UCSFMignon LohJuvenile myelomonocytic leukemia or JMML is considered an aggressive type of blood cancer developing in the bone marrow. Usually patients with this form of cancer often display an overproduction of white blood cells. A latest study initiated by the UCSF supposedly floods light on a direct link between an inherited genetic mutation and JMML.

It was ascertained that while inherited genetic mutation is a set of developmental abnormalities, JMML is a rare form of childhood leukemia.
Scientists predict this correlation to have considerable importance in enhancing the diagnosis and treatment of the disease. With the onset of genetic changes, or mutations an abundance of white blood cell production may be observed in genes encoding proteins in the signaling pathway termed as Ras/MAPK pathway. 30 percent of all human cancers are believed to have such mutations in this pathway.

“JMML, like many other pediatric cancers, is essentially development gone awry. By better understanding the developmental biology of cancers in children, we hope to improve our ability to treat them,” explained Mignon Loh, MD, senior author of the study and a pediatric cancer specialist at UCSF Benioff Children’s Hospital.

In accordance to The Leukemia and Lymphoma Society, JMML is generally detected in patients under the age of six and accounts for almost 1.5 percent of all childhood leukemia cases. Claimed to be a curable ailment, scientists confirm only hematopoietic stem cell transplantation (HSCT) to help treat JMML. HSCT is a procedure wherein healthy blood stem cells are extracted from a matched donor and intravenously transplanted into the patient. But even after receiving HSCT condition of approximately 50 percent of patients seems to have deteriorated.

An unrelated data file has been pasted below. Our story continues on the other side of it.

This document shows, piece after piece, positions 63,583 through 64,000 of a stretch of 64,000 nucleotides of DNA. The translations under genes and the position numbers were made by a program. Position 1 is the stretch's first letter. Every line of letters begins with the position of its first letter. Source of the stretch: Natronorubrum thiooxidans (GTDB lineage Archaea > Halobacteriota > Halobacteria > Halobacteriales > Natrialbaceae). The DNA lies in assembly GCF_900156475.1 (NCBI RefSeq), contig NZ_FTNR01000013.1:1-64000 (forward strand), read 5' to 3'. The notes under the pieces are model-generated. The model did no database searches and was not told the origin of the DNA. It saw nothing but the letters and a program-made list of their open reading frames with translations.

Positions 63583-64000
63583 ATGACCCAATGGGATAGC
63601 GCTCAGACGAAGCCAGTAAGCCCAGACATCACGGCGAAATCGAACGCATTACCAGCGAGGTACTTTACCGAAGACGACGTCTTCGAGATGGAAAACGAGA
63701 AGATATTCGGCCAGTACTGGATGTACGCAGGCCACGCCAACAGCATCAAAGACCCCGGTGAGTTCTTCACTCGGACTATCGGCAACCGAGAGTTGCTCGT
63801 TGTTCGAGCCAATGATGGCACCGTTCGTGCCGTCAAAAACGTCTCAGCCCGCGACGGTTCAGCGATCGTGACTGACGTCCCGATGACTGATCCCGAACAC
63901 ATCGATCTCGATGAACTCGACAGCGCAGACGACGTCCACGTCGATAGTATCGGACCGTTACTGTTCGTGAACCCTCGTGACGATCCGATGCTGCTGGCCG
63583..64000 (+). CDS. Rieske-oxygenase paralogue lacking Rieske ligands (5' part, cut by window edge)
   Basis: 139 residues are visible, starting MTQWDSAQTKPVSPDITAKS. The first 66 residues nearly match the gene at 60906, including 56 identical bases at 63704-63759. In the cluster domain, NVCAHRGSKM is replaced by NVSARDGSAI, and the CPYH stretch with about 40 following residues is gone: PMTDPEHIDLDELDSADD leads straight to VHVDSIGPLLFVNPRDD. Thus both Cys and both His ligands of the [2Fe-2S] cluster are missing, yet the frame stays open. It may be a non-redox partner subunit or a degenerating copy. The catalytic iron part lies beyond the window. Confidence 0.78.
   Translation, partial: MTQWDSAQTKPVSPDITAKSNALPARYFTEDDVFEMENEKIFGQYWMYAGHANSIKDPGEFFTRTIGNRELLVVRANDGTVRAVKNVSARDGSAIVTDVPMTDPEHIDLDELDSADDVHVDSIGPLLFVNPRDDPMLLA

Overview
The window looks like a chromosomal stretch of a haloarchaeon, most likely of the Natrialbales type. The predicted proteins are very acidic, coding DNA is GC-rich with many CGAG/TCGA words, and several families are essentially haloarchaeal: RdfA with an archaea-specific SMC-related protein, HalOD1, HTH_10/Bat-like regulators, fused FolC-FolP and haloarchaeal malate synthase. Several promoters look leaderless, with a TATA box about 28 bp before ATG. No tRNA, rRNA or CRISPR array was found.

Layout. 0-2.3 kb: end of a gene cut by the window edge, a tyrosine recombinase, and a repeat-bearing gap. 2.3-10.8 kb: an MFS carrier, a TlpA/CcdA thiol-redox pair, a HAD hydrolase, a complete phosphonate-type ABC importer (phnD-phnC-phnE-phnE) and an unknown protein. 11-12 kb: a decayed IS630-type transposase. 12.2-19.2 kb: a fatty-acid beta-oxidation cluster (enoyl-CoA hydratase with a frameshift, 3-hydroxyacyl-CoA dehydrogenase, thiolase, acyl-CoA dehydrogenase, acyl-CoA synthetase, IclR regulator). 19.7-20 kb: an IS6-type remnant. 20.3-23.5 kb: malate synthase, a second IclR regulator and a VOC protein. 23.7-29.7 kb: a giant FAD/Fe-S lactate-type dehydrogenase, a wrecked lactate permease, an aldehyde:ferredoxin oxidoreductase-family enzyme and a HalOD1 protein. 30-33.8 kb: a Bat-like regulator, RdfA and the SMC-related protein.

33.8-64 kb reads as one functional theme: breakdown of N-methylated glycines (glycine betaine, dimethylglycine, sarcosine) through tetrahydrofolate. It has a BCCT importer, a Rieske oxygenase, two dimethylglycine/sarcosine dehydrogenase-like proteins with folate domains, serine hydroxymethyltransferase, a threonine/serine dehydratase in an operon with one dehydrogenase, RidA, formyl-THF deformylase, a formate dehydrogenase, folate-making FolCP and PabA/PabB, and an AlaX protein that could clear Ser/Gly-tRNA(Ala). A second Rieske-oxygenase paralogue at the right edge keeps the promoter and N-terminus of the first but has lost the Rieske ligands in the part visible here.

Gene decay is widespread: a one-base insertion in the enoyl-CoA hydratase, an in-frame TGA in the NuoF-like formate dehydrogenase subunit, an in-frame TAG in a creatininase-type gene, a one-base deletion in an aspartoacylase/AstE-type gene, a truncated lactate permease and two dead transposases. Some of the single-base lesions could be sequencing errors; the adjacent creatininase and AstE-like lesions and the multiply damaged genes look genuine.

Loh commented, “I think anytime you describe a new developmental syndrome, as we have done here, it enables us to more accurately diagnose children and improve our understanding of how certain proteins, when altered, affect human development and, in this case, contribute to human cancer.”

A prior investigation suggested up to 15 percent of JMML patients develop mutations in a gene known as CBL. In the course of the current study, investigators examined the genetic analysis that revealed the CBL mutation in children with JMML to always appear as a germline event. So it may occur in every cell of the body particularly in the egg or sperm. Probably that is why it is able to pass on from one generation to the next.

A group of 21 children with JMML were scrutinized by the scientists. Having analyzed these patients, experts discovered that along with the consistent germline CBL mutation, a very high percentage of the patients displayed similar developmental abnormalities. Some of the common development abnormalities were overall developmental delay, impaired growth, hearing loss, and a congenital defect termed as cryptorchidism. In this congenital defect, one or both testicles are assumed to have the inability to move into the scrotum before birth.

Charlotte Niemeyer, MD, the study’s first author and a professor of pediatrics at the University of Freiburg in Germany added, “This research moves us significantly closer to understanding what drives JMML and could potentially offer insight into other types of cancer.”

Even the histories of patients’ family and parental DNA were tested by the authors. While scrutinizing it was observed that almost half the families had germline CBL mutations. It can therefore be concluded that through family inheritance or a genetic event in a baby, the CBL mutation found in JMML can arise. By both the ways it can possibly pass on to an affected person’s offspring 50 percent of the time. Investigators will be examining the link between the CBL gene and the development of JMML in the near future. Scientists will probably be demonstrating in cell cultures that the abnormally encoded CBL proteins cause excessive growth of cells, determining that these mutations are cancer causing.

The study is published in the August 8, 2010, Advance Online Publication of the journal Nature Genetics.